“That’s not a good reason for leaving the Church of Rome,” Luther chides Henry regarding his marital problems. No matter, replies Henry, who then adds—fictitiously, though humorously—that Luther’s “shortsighted attitude is precisely the reason why the Church of England has chosen Mr. Calvin here to be the chief theological advisor for our ecclesiastical brexit.” But Calvin and Henry’s solidarity quickly dissolves over Calvin’s doctrine that Jesus died only for a limited number of people, which means God predestines some to hell.
After trading insults with Calvin, Henry asks Zwingli and Calvin to come together to thank Luther for providing each of them permission to go his own religious way. The other leaders oblige in singing “a rousing rendition of the Reformation Song,” an ode to Luther, because, as Henry says, “you set us free from the shackles of Rome, so we could follow your example—by quitting our Church bodies and starting a new one the second we don’t like the cut of someone’s theological jib.”
“We are the Protestants,” they sing. “We’re on the same team as Luther.”
“No you’re not Luther!” interjects.
“We are the Protestants,” they continue, “but our traditions are equally valid!”
“This is not true!” Luther protests further, even though Fiene is correct in showing the subjective basis for each leader’s break with Rome, and how they can thank Luther for blazing that religious trail.
At this point, you might infer that this is actually a Catholic satire, and an uproariously effective one at that, as Henry & Co. go on to sing that their differing views on fundamental Christian teachings like the sacraments and the atonement don’t matter. Rather, “the most important thing, is the common song we sing, ‘We all hate the Pope!’”
As they continue to sing, Luther laments, “I’m going home now,” realizing the divisive precedent his attempted reform has caused.
But just when you think it’s over, Fiene knows he needs to take on the Catholic Church and how she has allegedly contradicted herself in doctrine and related practice over the centuries, lest he alienate his core Protestant followers. To do so, he provides an addendum after the credits roll in which Pope Leo X, Luther’s contemporary, complains to Pope Francis that “this Luther, he make-a me so mad.” When Francis concurs, Leo responds, “Oh good. So you future Popes, you no change-a my teachings?”
In a liberal “Valley Girl” dialect, Francis then recites a litany of changes, including “hating on the Latin Mass”; giving Communion to the divorced (actually the divorced and invalidly remarried who aren’t living in “complete continence”); and how Vatican II supposedly changed the Church’s fundamental teaching on religious liberty in the 1960s (see CCC 1738 and 1747 in particular and CCC 1730–48 in general for a Catholic corrective). “Which is also,” Fiene has Francis add, “when we decided that people who don’t believe in Jesus at all can totally go to heaven,” and that “Muslims totally worship the same God as us and theirs is a religion of peace” (emphasis added; see CCC 841–48 and Vatican II’s Nostra Aetate 3 for an accurate Catholic view).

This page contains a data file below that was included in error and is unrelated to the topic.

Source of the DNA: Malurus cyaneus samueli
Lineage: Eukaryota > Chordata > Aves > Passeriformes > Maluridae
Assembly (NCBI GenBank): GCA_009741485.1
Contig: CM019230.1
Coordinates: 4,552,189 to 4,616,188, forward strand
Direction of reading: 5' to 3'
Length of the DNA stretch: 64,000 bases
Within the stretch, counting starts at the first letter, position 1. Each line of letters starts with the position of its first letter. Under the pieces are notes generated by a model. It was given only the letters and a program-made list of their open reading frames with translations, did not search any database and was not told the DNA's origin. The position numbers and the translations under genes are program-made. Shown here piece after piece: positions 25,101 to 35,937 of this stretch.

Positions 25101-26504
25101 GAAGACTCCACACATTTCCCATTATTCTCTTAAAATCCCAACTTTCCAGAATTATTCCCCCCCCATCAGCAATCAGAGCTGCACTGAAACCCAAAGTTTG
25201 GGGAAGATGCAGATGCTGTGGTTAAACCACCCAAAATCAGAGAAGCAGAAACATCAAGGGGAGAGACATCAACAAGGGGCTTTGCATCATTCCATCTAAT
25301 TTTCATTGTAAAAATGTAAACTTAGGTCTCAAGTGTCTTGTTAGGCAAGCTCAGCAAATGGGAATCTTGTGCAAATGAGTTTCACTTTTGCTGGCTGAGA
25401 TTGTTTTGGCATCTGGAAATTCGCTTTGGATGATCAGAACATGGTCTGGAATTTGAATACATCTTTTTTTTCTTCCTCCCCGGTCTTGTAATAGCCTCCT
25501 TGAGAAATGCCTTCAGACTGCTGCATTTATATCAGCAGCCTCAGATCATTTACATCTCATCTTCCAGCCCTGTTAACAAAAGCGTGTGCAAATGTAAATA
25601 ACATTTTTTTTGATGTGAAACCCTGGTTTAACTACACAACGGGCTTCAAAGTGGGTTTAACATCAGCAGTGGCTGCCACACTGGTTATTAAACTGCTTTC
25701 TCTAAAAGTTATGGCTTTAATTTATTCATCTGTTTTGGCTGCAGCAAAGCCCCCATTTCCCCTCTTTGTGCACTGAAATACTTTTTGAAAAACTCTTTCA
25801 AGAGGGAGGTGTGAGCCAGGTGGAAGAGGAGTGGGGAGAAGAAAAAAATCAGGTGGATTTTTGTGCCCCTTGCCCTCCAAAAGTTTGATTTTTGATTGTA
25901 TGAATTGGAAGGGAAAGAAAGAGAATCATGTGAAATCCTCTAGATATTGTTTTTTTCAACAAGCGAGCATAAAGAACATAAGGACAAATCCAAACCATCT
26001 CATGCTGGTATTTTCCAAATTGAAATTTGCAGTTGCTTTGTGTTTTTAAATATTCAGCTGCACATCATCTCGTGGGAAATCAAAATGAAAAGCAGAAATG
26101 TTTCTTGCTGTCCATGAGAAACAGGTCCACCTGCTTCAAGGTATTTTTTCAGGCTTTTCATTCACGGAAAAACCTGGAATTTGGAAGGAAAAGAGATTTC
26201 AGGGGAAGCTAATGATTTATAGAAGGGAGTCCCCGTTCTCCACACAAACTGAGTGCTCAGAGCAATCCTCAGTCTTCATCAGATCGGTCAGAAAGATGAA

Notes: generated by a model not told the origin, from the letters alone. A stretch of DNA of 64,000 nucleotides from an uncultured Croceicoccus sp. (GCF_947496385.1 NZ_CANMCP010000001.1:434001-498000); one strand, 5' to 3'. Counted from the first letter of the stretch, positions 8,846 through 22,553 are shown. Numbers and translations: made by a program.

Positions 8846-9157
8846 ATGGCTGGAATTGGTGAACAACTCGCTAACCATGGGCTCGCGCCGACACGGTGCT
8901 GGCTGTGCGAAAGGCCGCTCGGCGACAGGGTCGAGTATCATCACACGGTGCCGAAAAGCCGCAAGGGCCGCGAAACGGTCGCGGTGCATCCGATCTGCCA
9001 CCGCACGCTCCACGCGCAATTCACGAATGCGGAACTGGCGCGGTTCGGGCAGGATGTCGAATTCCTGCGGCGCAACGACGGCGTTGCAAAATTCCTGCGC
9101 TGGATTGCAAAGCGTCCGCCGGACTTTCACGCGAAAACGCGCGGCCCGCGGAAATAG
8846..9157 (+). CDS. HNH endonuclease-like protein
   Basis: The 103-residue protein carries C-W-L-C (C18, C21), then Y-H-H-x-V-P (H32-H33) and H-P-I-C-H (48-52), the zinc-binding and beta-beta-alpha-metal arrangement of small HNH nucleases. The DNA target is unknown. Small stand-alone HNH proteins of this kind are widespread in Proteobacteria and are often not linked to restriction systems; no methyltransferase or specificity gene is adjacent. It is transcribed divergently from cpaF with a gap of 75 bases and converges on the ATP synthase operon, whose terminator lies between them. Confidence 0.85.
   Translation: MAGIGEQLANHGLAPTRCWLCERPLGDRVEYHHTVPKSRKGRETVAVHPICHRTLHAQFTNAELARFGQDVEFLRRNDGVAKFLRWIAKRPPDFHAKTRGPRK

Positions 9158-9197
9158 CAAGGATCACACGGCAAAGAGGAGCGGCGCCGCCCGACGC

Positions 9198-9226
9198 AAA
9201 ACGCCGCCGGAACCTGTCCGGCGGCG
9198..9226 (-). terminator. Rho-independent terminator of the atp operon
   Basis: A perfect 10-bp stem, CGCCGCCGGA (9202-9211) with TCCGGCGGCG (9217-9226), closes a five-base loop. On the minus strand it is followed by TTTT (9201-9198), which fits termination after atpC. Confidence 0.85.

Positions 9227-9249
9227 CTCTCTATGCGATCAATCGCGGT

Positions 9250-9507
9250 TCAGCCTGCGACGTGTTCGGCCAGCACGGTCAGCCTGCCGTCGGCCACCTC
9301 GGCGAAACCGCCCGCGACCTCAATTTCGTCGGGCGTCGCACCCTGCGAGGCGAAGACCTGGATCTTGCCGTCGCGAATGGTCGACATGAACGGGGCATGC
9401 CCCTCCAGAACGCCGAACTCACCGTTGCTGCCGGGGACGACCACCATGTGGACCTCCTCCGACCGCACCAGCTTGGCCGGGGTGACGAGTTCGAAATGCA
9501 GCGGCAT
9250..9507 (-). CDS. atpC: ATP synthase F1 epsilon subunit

In response to what he would say to such a future pontiff, Leo tells Francis, “I say I’m gonna cutta offa his head. Why you ask?” “Oh,” Francis concludes, “a, no reason.”
Of course, Fiene doesn’t clarify, for example, that Francis’ encouragement to let the divorced and remarried receive the Eucharist is not a change in doctrine, but a disciplinary novelty of his own pontificate. And that the Church’s recent teaching on religious liberty exemplifies genuine doctrinal developments, while her recognition of Islam’s monotheism and Abrahamic roots is an interfaith effort to foster unifying dialogue, not codify religious indifference.
On the other hand, Catholics have to recognize that Fiene would’ve been in hot water with his Lutheran confreres had he not provided his papal putdown. In any event, as Fiene strives to “teach the faith by making fun of stuff,” Catholics can appreciate and agree on much of his funny forays into matters religious. And let us pray that he takes his insightful satire on Luther, et al., to its logical Catholic conclusion.
If you value the news and views Catholic World Report provides, please consider donating to support our efforts. Your contribution will help us continue to make CWR available to all readers worldwide for free, without a subscription. Thank you for your generosity!